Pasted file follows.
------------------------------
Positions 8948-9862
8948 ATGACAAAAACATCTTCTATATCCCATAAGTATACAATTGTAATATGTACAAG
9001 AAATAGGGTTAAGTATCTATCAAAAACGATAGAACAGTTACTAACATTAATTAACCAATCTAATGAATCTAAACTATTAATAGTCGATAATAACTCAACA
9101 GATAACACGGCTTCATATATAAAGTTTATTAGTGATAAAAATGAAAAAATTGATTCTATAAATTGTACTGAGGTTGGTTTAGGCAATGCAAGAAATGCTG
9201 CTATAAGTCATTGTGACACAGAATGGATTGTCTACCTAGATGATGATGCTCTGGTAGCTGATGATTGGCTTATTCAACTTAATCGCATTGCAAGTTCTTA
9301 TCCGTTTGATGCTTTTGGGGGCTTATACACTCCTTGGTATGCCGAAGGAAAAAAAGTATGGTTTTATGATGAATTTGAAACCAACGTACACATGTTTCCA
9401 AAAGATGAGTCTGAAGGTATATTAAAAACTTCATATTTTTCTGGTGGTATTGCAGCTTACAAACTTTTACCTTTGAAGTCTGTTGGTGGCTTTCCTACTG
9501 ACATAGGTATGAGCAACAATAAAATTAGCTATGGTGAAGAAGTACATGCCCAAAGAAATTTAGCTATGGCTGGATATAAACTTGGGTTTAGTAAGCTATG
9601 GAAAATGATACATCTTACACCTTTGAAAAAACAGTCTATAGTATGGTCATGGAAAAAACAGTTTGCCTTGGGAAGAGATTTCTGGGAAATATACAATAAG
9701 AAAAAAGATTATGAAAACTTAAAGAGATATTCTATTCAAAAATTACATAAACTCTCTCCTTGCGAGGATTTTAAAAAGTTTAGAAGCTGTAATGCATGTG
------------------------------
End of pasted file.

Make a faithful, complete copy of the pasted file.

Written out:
Positions 8948-9862
8948 ATGACAAAAACATCTTCTATATCCCATAAGTATACAATTGTAATATGTACAAG
9001 AAATAGGGTTAAGTATCTATCAAAAACGATAGAACAGTTACTAACATTAATTAACCAATCTAATGAATCTAAACTATTAATAGTCGATAATAACTCAACA
9101 GATAACACGGCTTCATATATAAAGTTTATTAGTGATAAAAATGAAAAAATTGATTCTATAAATTGTACTGAGGTTGGTTTAGGCAATGCAAGAAATGCTG
9201 CTATAAGTCATTGTGACACAGAATGGATTGTCTACCTAGATGATGATGCTCTGGTAGCTGATGATTGGCTTATTCAACTTAATCGCATTGCAAGTTCTTA
9301 TCCGTTTGATGCTTTTGGGGGCTTATACACTCCTTGGTATGCCGAAGGAAAAAAAGTATGGTTTTATGATGAATTTGAAACCAACGTACACATGTTTCCA
9401 AAAGATGAGTCTGAAGGTATATTAAAAACTTCATATTTTTCTGGTGGTATTGCAGCTTACAAACTTTTACCTTTGAAGTCTGTTGGTGGCTTTCCTACTG
9501 ACATAGGTATGAGCAACAATAAAATTAGCTATGGTGAAGAAGTACATGCCCAAAGAAATTTAGCTATGGCTGGATATAAACTTGGGTTTAGTAAGCTATG
9601 GAAAATGATACATCTTACACCTTTGAAAAAACAGTCTATAGTATGGTCATGGAAAAAACAGTTTGCCTTGGGAAGAGATTTCTGGGAAATATACAATAAG
9701 AAAAAAGATTATGAAAACTTAAAGAGATATTCTATTCAAAAATTACATAAACTCTCTCCTTGCGAGGATTTTAAAAAGTTTAGAAGCTGTAATGCATGTG